The law in his hands
It's surprising that in his over 30-year-old film career, Amitabh Bachchan never played a lawyer.
Until now, when in director S Raamanathan's much-delayed film Zamaanat, Bachchan not only plays a lawyer but a blind one at that.
Also starring Arshad Warsi and Karisma Kapoor, it's a rich-girl-poor-boy love story torn apart by circumstances, with Bachchan's character becoming the saviour.
The film has taken about seven years in the making and is finally ready to see the light of day. Interestingly, Bachchan's Bombay to Goa was also directed by Raamanathan.
"Raamanathanji is like family to me. Way back in the '70s when I was staying with Mehmoodbhai, Raamanathanji had come to offer him
Bombay to Goa
"It was a remake of a South film called Madras to Pondicherry. It's then that he offered me the role of the hero though the hero and heroine didn't have much to do. And that's how my acting career took off," Bachchan reminisces.
In a rust silk kurta and beige pants, Bachchan is looking fresh. The signs of his recent illness definitely no longer show on his face as he takes on the media's questions.
He says it certainly pains an actor to know that his film is delayed because of certain circumstances.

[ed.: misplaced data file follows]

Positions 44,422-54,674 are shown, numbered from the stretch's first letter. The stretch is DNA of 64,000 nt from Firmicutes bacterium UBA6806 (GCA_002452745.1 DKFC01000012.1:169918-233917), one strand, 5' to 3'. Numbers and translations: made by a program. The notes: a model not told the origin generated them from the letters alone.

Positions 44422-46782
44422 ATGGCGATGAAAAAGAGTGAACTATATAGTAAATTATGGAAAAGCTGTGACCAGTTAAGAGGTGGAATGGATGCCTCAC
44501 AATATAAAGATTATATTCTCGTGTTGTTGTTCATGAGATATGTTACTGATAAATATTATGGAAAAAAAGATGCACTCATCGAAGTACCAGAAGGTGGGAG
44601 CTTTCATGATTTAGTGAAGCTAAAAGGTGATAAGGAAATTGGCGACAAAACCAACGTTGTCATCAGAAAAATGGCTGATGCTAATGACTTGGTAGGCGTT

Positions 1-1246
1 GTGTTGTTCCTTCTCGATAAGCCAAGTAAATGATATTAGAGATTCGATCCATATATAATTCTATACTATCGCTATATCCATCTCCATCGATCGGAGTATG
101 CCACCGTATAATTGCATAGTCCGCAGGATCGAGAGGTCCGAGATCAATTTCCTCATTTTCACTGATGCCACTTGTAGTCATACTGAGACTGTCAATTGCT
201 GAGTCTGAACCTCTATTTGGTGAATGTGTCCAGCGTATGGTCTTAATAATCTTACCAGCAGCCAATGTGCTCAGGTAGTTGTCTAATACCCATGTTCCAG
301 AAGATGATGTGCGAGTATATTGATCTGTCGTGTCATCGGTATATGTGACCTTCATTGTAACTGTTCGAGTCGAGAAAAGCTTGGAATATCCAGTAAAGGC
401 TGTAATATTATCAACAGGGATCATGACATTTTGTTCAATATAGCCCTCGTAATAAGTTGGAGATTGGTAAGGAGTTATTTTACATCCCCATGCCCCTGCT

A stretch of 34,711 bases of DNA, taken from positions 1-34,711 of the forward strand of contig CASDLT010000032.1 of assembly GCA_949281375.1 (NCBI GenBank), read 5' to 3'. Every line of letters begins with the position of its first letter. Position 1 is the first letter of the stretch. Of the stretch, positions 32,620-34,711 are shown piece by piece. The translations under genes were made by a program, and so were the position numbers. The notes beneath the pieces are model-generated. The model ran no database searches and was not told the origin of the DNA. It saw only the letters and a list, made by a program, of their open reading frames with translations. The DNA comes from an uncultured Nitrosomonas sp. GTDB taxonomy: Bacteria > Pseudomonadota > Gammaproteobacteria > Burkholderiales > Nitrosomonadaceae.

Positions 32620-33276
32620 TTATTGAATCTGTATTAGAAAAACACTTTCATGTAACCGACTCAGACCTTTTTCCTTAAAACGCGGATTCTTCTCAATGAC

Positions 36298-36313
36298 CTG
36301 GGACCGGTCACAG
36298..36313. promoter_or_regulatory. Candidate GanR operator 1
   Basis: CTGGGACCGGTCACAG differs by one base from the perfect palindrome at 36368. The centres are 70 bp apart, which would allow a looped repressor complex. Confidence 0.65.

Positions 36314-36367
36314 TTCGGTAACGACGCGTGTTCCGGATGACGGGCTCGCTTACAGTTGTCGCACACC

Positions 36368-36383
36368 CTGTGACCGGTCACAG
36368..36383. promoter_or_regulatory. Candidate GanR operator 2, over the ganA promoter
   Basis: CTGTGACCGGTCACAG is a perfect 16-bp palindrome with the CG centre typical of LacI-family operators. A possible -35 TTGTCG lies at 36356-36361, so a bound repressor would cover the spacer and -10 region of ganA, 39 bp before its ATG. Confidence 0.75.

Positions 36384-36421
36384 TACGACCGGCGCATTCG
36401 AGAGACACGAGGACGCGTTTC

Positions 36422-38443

"No actor would want to unnecessarily delay or harm his film. Unlike in the past, today films are made relatively faster. Technology and better planning help. For instance, Karan Johar's Kabhi Alvida Na Kehna was finished in three months, despite a huge cast, while I am just back from Kerala from shooting for Ram Gopal Varma's Nishabd after 20 days. So if films do get delayed, it's more often than not because of unavoidable circumstances. Zamaanat is finally releasing and we all are happy."
He adds with a smile, "So the age difference in my character which is seen in the film is all natural."
So has he done films for friends and for old times' sake? "Yes, many times though I can't remember which ones."
Coming back to his health, he says he has recuperated completely and is now on to finishing his earlier commitments.
So is his date diary relatively freer post-illness? "Well, I had thought that all my film commitments would be drastically af fected because of my illness but it hasn't really. A schedule of Karan's film was to take off in January but had to be rescheduled to March. But again, his film was always meant to be an August release. There was a major schedule of Ravi Chopra's Babul in December which I couldn't do. But again, there were bigger stars like Hemaji, Rani Mukerji, Salman Khan in the film also and so something or the other came up and the shooting had to go back a bit."
On the status of Kaun Banega Crorepati 2 he says, "Star has given me vague indications about wanting to bring the show back. KBC2 started because of my balance episodes from KBC and now KBC2 has about 24-25 episodes remaining. Let's see what happens. I know as much as you do."
Ask him about his role in Nishabd and he politely declines to talk about it.
Okay, so what does he have to say about Aamir Khan and his stand on the Narmada dam issue? To that too, Bachchan says, "This is not the right place to talk about it. I wouldn't want to comment on it now." (But he does comment on it for a television channel.)
Finally does the media speculation about his illness bother him? "No, they are doing their job. I think any public figure should be prepared to be written about.